But, as with most matters indigenous, there is sadness at its heart. The artwork is based on photographic prints made by Max Dupain of the Karal Kupka collection of bark paintings from Arnhem land. The key painting is by Malangi, who was paid a reproduction fee of $1000, risible then as now.

If that’s how the RBA acted under the redoubtable ‘Nugget’ Coombs, what hope will the new aboriginal artists have in the current regime?

The RBA was made so tarot card readers look good.

Vale Swetik Korzeniewski

I note the passing of Swetik Korzeniewski, long time teacher at the University of Sydney. His early work with Louis Kahn, and his deep studies of history, gave his teaching and lectures considerable gravitas. There were devoted students whom he inspired, and loved his teaching, as witnessed by the many testaments on a public condolences board.

But his was a divisive tenure. His old-world doctrinaire approach was ill-suited to the free-wheeling architecture school. He would lock the doors of the lecture theatre five minutes past the hour, to punish late-comers. One student to suffer the fate was Gerard Reinmuth, now esteemed director at Terroir, and himself a professor at the UTS architecture school.

Later, Swetik's clumsy attempt to ruin the career of a fellow academic resulted in the University settling a defamation case, and issuing an apology. He moved from his studio at Whale Beach, where he had built a Kahnian brick and concrete studio in the rear garden, to the NSW Southern Highlands, where he continued his teaching and practice of art.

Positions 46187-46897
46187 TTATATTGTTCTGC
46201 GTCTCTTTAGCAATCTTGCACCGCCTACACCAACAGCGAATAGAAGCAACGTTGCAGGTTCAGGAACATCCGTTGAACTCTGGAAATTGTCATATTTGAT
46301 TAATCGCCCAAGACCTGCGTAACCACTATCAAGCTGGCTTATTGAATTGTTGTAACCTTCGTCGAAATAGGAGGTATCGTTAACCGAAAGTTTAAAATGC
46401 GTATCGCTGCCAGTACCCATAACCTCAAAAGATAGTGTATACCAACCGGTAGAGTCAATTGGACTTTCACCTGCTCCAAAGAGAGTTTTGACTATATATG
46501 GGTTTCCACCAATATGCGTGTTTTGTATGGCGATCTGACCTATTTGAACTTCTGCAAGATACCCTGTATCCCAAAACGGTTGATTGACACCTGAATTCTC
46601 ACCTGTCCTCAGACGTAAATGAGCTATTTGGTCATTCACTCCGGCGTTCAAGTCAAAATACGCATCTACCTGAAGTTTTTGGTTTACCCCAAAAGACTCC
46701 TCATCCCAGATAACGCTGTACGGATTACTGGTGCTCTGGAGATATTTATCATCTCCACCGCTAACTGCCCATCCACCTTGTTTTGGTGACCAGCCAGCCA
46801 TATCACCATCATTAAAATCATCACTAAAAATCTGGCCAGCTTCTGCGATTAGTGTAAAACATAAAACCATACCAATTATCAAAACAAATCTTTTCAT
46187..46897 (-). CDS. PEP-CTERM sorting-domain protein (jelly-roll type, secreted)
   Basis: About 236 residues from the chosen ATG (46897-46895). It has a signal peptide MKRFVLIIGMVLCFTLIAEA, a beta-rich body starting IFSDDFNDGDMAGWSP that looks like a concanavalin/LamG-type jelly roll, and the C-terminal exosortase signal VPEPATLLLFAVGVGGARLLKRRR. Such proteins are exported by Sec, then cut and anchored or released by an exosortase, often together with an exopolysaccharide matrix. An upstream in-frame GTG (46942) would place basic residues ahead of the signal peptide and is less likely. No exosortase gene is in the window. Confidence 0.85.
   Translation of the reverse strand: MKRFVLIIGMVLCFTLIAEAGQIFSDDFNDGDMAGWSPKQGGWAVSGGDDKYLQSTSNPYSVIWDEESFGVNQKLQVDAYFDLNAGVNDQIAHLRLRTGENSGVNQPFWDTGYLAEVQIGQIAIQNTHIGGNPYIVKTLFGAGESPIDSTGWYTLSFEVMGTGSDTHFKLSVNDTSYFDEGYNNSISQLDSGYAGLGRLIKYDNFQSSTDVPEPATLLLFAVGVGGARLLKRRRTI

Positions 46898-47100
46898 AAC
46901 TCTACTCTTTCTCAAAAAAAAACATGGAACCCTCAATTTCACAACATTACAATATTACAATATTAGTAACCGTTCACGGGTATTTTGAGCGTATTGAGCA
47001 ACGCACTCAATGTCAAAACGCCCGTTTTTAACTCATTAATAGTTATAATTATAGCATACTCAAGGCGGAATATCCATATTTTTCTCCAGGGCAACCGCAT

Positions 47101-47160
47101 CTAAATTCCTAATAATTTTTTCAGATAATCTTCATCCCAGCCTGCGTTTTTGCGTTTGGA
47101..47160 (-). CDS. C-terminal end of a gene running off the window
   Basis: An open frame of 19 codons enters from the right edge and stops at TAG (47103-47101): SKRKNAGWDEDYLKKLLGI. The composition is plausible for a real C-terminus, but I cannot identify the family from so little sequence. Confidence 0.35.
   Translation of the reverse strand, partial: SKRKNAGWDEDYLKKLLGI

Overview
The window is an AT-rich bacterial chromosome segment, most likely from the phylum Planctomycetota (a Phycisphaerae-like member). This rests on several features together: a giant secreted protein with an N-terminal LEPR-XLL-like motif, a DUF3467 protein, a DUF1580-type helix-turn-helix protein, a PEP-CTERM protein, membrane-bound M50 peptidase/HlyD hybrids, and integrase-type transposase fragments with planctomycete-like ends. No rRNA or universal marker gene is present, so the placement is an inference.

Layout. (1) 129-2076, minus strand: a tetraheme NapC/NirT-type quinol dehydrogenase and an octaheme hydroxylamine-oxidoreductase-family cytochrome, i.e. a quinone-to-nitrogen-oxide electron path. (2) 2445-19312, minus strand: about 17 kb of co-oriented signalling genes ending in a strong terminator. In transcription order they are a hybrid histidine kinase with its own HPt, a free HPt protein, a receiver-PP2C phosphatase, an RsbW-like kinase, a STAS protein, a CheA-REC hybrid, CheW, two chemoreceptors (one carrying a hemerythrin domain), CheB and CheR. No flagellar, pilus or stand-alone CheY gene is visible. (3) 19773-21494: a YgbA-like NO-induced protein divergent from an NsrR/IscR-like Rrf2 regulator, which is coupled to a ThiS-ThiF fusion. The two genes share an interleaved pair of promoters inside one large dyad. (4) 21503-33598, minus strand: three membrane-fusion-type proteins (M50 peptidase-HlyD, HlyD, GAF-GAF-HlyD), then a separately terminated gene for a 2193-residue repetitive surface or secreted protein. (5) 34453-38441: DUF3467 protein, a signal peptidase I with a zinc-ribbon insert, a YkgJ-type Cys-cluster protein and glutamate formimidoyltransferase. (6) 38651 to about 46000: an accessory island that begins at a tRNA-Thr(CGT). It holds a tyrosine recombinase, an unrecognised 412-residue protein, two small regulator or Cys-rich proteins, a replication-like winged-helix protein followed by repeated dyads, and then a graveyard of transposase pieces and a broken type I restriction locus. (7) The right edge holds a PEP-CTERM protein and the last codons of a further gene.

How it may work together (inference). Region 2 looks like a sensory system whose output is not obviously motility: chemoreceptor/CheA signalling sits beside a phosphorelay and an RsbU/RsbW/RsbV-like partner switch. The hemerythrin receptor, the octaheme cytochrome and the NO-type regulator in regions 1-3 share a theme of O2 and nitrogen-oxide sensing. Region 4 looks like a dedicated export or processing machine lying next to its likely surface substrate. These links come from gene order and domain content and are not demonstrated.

A world away from his minor fame as the architect of the kindergarten that graced the front cover of the defunct Transitions magazine out of RMIT in Melbourne. Both from a long-past age. Vale Swetik Korzeniewski.


Revisiting prefab after an article on ‘pre-drab’ in the SMH. House out of Factory by John Gloag and Grey Wornum is a detailed up-to-the-minute introduction to prefabricated manufacture - except it was published in in 1946, (viz. dated font and drawings). But in every other respect it could have been written any time in the last 50 years in the way it addresses the issues of the technology, manufacture, mechanisation, and building. More of the irrepressible John Gloag here.

Pre-Fab Living presages turning a corner, to be more about the quality that you can obtain through prefab, and the consequences for quality of life therein. Avi Friedman's approach acknowledges the technology has been the focus for so long, but moves beyond that to the intentions in the designs: the way the houses are meant to be lived in. There's no point in reading anything in between those books as far as I'm concerned, you only need the two: the original idea of a making a house in a factory and how we can live well in it when it's built.

Signs Off

A sign as a reminder of where we were exactly 10 years ago. Sweet street protests about the freshly minted Abbott government. Ribald, good humoured. Long way from the deadly serious protests about the deadly war in Palestine / Israel we have now.

Design Notes is researched and written by Tone Wheeler, architect /Adjunct Prof UNSW /President AAA. The views expressed are his. Past Design Notes and Tone on Tuesday columns can be found here. You can contact TW at [email protected].